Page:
Dr. Das Sarma has posted commentary on the center’s Twitter account. He pointed out, for instance, that at the temperature that Korean scientists claim LK-99 turns into a superconductor, the electrical resistance drops, but not to zero. Indeed, the resistance of the material, made of the mineral apatite with some of the lead atoms replaced by copper, is about 100 times higher than pure copper and other good conducting metals.

The levitation video is also not definitive, because non-superconducting materials including graphite can also partially float in the same way.

Last weekend, Mr. Kaplan, who had kicked off much of the initial excitement, posted an image of a Magic 8 ball that read, “It’s probably over.” Then he saw Dr. Griffin’s paper.

In an interview, Dr. Griffin said her paper, titled “Origin of correlated isolated flat bands in copper-substituted lead phosphate apatite,” did not confirm the hype.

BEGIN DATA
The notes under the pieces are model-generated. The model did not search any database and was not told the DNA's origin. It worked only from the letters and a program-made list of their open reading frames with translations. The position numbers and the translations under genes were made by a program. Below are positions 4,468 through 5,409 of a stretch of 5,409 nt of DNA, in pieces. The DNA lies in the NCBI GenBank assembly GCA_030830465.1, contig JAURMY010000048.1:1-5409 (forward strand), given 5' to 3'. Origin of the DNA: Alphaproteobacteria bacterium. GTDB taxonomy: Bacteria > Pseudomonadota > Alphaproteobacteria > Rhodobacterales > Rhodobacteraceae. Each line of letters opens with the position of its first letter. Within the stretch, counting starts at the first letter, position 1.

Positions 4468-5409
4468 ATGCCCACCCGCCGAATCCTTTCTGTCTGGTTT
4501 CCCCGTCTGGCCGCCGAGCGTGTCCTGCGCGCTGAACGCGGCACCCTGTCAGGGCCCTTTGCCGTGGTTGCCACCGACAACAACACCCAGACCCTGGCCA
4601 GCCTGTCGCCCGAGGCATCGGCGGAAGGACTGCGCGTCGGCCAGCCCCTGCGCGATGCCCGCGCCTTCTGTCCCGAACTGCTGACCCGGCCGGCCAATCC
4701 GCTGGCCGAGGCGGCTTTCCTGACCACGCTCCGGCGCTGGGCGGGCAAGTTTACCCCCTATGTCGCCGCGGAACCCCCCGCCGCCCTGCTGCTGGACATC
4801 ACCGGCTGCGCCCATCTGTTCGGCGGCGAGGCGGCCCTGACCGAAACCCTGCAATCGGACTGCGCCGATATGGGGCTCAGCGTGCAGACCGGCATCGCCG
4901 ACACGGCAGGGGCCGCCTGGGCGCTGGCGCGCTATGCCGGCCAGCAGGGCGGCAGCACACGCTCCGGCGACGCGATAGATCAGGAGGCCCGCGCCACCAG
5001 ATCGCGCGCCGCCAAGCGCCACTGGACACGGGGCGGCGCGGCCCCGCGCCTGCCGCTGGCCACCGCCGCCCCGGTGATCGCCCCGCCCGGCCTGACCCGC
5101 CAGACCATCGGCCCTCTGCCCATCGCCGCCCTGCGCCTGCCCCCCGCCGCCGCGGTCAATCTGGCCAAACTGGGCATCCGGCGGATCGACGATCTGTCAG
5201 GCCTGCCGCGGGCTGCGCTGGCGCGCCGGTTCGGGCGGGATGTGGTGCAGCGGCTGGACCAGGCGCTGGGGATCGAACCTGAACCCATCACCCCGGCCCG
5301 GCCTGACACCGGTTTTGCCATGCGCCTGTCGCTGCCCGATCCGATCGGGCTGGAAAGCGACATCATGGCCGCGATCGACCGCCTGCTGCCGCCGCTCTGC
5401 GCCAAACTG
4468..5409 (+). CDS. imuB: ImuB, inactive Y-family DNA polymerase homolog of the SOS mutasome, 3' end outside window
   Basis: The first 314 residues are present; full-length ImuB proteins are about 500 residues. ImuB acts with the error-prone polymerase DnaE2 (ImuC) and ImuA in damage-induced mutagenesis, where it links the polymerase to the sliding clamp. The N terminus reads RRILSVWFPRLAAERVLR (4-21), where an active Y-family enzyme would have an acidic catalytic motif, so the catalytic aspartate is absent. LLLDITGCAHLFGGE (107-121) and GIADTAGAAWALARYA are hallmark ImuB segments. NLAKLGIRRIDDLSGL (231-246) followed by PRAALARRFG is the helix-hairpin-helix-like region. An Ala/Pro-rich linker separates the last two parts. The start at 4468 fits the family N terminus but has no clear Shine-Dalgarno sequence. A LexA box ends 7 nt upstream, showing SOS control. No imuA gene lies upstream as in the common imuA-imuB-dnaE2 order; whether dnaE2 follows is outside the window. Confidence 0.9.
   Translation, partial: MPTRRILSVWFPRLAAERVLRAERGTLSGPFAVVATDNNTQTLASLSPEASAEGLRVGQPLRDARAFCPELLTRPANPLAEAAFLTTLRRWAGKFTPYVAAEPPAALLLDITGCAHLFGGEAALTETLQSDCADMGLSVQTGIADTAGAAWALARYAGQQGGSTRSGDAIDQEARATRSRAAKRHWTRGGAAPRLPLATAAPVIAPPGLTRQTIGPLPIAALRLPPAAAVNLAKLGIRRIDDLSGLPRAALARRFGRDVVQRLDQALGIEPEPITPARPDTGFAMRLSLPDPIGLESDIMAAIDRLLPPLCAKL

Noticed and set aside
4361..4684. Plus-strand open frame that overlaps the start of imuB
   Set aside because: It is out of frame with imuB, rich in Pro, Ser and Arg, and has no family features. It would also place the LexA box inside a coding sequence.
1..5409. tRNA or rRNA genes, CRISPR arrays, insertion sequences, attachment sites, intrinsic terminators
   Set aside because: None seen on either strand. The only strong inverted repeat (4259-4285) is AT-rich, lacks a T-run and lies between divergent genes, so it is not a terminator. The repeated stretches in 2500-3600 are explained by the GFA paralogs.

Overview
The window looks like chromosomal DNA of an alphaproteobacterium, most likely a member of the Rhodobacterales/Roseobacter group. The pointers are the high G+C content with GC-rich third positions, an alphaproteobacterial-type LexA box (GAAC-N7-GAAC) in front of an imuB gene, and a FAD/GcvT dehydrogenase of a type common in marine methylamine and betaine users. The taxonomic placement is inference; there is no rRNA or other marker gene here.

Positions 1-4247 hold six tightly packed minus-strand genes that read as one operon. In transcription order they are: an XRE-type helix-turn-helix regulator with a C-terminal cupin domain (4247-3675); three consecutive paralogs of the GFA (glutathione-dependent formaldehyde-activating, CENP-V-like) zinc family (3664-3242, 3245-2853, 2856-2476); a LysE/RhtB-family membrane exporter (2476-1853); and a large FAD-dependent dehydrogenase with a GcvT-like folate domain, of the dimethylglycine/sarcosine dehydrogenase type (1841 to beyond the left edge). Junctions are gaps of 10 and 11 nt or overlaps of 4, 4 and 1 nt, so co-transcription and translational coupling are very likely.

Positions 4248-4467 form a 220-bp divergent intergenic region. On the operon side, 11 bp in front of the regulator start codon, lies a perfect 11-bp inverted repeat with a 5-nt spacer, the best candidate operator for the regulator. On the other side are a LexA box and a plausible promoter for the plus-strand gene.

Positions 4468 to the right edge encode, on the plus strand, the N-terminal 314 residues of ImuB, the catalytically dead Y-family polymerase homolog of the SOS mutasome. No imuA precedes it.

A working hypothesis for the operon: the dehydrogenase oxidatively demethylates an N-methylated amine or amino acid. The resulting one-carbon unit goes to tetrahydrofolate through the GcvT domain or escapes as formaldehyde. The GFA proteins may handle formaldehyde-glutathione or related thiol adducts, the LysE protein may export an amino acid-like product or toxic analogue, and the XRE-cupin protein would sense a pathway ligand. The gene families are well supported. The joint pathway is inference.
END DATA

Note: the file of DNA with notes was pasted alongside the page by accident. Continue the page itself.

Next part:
“I’m not describing superconductivity in these calculations, for sure,” she said. Rather, her computer simulations show that the substitution of copper in the apatite did result in an unusual rearrangement of the atoms. The volume of the mineral’s crystal structure actually shrank slightly. That in turn appeared to shift the electronic structure to one that could be conducive to superconductivity.

The electronic features, known as “flat bands,” appear similar to what was observed in high-temperature superconductors, a class of materials discovered in the 1980s. (The name — high-temperature superconductors — is somewhat misleading. They work at temperatures considerably warmer than had been observed previously, but still colder than any naturally occurring place on Earth.)

The features could facilitate strong interactions between a lot of electrons, which could give rise to superconductivity — but not always.